Whilst sailing around the west coast of Ibiza we weren't making much headway, we spotted a lovely picturesque spot, called Islet Margarita. It was about a quarter of a mile off shore but very deep, we didn't have enough anchor chain, so we stopped the engine and popped over the side for a snorkel. I spotted a brilliant piece of sunlight piercing the water - taking a closer look I gestured to Maggie and we both dived to find a hole right through the rock filled with some of the largest Jacks I've seen. I raced back to get my Bronica only to find the shutter had jammed. Thus my afternoon was spent unjamming it.

I had always been lead to believe that the Med was none too prolific in fish life but I can say I was pleasantly surprised at times. Portinatx (NW Ibiza) was a good photographic site, a sunken yacht providing the subject matter and an odd fender or two.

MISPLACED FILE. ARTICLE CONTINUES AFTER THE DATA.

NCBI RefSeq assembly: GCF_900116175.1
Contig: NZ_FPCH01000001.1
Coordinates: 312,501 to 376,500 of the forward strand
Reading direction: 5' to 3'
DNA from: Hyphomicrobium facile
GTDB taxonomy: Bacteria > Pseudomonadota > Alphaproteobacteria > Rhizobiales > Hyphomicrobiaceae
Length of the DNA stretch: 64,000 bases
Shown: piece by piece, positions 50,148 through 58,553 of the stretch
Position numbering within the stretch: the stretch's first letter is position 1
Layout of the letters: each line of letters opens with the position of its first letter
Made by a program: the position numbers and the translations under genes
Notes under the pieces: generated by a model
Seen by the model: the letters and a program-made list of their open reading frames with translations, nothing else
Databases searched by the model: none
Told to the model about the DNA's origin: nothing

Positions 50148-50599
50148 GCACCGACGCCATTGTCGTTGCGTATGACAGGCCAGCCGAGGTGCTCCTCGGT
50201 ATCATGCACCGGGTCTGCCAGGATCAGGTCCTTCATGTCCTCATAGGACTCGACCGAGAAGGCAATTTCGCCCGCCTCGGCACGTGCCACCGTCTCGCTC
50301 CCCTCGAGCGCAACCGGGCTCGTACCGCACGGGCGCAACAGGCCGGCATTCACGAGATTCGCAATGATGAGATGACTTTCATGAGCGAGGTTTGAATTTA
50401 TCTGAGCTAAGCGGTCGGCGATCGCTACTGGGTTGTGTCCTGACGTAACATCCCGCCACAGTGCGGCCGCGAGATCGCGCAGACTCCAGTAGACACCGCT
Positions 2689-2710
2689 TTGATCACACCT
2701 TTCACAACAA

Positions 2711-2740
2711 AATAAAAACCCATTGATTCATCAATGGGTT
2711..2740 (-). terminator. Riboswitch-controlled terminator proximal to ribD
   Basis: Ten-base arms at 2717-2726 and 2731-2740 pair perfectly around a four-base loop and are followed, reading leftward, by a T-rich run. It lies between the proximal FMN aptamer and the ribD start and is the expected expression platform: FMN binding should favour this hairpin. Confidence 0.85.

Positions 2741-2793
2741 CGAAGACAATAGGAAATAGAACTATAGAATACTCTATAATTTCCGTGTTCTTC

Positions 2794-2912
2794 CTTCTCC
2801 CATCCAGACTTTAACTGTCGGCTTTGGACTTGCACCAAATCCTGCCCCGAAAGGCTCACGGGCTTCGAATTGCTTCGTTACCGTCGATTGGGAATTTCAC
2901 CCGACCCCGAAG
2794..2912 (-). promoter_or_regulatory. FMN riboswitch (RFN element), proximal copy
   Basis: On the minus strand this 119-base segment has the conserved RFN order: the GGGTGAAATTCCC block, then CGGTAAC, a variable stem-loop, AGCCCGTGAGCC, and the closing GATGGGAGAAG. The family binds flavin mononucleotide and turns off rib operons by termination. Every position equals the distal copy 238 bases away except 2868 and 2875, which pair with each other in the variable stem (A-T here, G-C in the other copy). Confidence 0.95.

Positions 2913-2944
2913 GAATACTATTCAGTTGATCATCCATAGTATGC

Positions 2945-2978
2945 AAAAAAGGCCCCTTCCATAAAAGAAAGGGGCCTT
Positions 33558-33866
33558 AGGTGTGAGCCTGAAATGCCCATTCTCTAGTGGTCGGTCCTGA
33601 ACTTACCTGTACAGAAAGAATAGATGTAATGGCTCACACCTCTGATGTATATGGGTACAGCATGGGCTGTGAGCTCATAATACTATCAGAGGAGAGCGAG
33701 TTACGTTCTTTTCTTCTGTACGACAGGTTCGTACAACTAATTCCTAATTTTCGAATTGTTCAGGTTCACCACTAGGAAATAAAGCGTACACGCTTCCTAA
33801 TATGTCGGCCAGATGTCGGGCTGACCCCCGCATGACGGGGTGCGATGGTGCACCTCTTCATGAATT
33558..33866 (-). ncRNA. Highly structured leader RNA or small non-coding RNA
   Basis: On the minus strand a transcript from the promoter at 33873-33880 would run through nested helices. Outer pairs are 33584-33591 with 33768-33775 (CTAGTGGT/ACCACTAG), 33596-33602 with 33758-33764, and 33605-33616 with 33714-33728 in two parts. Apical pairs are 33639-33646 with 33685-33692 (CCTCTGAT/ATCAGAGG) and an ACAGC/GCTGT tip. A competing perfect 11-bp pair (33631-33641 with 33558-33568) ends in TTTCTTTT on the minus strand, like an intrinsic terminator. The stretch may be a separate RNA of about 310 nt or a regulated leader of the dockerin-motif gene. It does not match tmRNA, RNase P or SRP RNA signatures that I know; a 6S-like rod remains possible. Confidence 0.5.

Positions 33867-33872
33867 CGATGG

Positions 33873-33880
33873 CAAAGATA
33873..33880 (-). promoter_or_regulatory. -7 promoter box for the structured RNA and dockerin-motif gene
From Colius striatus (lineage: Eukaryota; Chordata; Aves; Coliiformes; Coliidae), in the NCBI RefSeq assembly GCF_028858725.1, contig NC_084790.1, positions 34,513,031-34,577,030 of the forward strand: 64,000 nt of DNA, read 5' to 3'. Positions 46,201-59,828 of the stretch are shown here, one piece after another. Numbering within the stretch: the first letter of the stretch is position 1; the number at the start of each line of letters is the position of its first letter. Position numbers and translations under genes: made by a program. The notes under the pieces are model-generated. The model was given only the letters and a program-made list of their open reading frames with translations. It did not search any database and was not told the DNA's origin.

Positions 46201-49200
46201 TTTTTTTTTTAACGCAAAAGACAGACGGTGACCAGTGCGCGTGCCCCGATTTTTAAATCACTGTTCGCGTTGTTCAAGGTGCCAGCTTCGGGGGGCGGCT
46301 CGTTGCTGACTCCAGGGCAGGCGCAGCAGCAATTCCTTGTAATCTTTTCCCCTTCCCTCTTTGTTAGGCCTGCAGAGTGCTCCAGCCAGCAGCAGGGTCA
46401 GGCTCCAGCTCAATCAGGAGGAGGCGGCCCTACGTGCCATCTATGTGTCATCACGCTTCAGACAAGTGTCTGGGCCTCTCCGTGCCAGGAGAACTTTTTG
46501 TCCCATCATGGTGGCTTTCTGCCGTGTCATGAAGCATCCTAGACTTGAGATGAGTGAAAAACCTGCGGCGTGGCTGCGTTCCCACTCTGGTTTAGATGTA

Ibiza is very much a tourist island, but, by boat you can get to the little inlets normally reserved for the fishermen. Ibiza town was certainly an eyeful and a cameraful, if I'd been allowed to shoot any film.

Majorca was our next stop on the Itinerary. We met up with a French Canadian couple in Ibiza town and again on our trip back to Majorca. It was about 10.00 p.m. and we were lazing about when we heard a splash and saw a school of dolphins on our port wing. We had so far only seen them at night and when we were quite a distance out to sea. It's a lovely experience to watch them play and look up at you so knowingly.